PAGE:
How crowdsourcing can help
We know that responding quickly to cyber threats is of critical importance, and the only way to really change the game is to understand how the adversary works and predict where they might go next. We realize that we can’t win this battle by fighting alone. While progress is being made to create and use Threat Intelligence within organizations, unfortunately today this is only possible with the more mature and resourced organizations. It takes a significant investment to collect, create, enrich, and leverage Threat Intelligence, leaving less resourced businesses from protecting themselves in the same manner. The adversary doesn’t discriminate between those organizations with and without resources. The adversary is targeting those who have sensitive and valuable data.
What if we applied the crowdsourcing model? Applying a crowdsourcing approach to Threat Intelligence would involve being able to assemble an impromptu, virtual army of trusted cyber defenders to more quickly and comprehensively understand the threat and predict where they will go next. It would require the ability to create dynamic relationships with trusted sharing partners who have common threat interests, and being able to register and receive notifications when threats change. By transitioning today’s more static “sharing” model to a more dynamic “crowdsourcing” approach for Threat Intelligence, we could actually improve response times and predict attacks. Furthermore, it is possible that an established, successful crowdsourcing Threat Intelligence solution could serve as a deterrent for cyber adversaries. Benefits of crowdsourcing include:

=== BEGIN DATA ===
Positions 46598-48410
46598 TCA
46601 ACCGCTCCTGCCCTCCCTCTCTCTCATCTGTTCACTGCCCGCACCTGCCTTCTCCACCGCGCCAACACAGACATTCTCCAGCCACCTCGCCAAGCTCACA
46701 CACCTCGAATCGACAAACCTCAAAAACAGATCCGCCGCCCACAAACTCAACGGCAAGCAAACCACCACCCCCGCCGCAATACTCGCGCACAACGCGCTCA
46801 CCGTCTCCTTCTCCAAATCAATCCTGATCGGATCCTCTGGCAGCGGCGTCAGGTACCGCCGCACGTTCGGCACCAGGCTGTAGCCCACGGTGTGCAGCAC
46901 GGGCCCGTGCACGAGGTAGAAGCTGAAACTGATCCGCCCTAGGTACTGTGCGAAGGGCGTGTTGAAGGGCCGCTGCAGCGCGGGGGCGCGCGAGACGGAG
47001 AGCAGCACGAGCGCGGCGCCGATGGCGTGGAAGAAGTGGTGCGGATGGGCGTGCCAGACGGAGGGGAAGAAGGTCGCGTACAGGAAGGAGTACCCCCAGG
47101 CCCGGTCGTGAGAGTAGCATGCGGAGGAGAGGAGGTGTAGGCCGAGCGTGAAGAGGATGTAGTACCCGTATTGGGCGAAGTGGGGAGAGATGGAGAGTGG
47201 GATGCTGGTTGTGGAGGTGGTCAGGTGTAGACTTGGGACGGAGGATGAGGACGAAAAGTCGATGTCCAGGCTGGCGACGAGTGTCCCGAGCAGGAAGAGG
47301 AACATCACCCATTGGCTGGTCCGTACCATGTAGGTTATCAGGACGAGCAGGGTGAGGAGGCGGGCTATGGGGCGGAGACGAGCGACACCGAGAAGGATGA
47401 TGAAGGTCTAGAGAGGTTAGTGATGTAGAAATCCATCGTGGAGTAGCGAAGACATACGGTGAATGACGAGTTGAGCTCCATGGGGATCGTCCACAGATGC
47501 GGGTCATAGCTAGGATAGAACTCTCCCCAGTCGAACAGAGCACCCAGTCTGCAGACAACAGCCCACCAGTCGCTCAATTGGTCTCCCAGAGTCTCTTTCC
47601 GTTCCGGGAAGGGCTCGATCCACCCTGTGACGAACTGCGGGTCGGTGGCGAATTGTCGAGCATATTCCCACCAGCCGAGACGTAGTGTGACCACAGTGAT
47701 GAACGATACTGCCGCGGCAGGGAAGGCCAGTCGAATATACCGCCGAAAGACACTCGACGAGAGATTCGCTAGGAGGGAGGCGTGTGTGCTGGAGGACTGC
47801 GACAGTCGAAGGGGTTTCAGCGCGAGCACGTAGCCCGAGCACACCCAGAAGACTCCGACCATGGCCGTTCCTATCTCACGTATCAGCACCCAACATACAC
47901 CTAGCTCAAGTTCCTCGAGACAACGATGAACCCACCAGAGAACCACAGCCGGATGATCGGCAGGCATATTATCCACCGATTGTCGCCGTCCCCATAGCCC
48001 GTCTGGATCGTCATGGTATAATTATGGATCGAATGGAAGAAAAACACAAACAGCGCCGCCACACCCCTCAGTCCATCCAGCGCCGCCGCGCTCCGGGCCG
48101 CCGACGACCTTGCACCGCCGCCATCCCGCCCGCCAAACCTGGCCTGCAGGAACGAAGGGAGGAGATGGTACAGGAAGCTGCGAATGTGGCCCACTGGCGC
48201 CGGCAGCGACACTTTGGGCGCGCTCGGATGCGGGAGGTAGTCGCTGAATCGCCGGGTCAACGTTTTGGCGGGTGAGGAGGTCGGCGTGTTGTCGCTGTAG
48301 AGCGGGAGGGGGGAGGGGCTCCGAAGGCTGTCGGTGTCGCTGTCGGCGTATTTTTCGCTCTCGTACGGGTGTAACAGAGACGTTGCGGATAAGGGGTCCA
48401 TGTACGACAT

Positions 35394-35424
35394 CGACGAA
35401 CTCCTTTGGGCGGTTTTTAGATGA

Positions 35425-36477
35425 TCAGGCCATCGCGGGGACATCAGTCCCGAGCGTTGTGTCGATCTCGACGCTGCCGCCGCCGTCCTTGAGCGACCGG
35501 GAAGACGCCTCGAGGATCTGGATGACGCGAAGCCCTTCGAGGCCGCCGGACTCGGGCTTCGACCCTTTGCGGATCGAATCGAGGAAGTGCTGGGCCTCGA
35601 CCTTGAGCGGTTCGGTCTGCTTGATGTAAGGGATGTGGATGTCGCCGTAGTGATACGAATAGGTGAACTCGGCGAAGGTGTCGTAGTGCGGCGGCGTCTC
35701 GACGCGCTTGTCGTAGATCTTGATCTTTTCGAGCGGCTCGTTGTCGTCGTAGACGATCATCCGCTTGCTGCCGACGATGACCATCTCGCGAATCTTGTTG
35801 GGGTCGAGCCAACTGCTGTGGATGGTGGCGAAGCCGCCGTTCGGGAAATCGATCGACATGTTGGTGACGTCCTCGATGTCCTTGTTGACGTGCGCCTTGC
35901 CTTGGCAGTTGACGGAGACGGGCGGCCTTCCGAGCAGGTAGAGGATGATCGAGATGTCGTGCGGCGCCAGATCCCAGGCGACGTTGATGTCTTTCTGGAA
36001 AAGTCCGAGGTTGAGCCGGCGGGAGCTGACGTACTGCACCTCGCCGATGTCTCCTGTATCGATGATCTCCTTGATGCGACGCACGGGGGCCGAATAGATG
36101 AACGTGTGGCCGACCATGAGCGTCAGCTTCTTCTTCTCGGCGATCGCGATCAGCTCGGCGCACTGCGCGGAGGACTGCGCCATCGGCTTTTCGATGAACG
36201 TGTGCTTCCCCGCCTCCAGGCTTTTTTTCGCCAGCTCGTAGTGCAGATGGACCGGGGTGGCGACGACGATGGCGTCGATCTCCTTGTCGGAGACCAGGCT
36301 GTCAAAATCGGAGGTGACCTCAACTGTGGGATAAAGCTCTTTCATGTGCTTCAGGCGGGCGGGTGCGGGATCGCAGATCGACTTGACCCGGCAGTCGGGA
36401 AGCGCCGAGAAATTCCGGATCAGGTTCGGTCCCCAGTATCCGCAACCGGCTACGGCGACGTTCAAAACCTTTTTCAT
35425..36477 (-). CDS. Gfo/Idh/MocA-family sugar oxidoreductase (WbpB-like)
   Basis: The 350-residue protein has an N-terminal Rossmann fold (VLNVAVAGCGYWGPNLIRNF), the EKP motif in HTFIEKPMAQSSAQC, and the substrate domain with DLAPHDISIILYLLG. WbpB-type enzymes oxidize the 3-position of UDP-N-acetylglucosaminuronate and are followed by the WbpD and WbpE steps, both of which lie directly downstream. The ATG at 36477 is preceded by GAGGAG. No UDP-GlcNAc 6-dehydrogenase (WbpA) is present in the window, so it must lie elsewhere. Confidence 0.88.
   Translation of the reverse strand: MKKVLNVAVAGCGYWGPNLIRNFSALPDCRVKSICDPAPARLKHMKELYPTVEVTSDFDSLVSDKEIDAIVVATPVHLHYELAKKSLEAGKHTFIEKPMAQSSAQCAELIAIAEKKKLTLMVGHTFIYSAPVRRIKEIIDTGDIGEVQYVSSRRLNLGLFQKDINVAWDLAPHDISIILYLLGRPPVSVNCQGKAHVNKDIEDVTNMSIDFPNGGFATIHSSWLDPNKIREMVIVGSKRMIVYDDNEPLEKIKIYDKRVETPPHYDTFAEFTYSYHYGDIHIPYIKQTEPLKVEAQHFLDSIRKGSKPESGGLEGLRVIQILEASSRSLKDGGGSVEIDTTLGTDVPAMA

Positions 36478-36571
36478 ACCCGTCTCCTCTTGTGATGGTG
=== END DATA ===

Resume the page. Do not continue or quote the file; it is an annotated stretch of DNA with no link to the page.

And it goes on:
- Less time commitment to understand the threat
- Lower costs to obtain a larger understanding of the threat
- Obtain insights that would not be otherwise obvious
- Connect with other stake holders who are also experiencing the same problem
- Ability to track / measure the threat, effectively explaining and articulating the problem to decision makers
Based on established current day environmental factors, we should have at our disposal the necessary ingredients to create a successful crowdsourcing environment for threat intelligence. For instance, the enormous popularity of social media has turned strangers into virtual friends. Facebook’s “like” feature virtually binds people into a community via a common interest. There is a growing awareness and acceptance of using crowdsourcing to solve problems. We can bind these concepts into a crowdsourcing, internet-based solution for Threat Intelligence that includes rankings, statistics, and metrics to facilitate “co-ompetition”.
Unfortunately, there is going to be a great deal of confusion around Threat Intelligence for the foreseeable future. Just remember that Threat Intelligence is not something you buy, it’s something you create. You can streamline the process of building Threat Intelligence using security analysis products that support data feeds and crowdsourcing . Please come out on March 22nd and see what I have to say about Crowdsourcing Threat Intelligence – the BIG (data) idea behind ThreatConnect.com.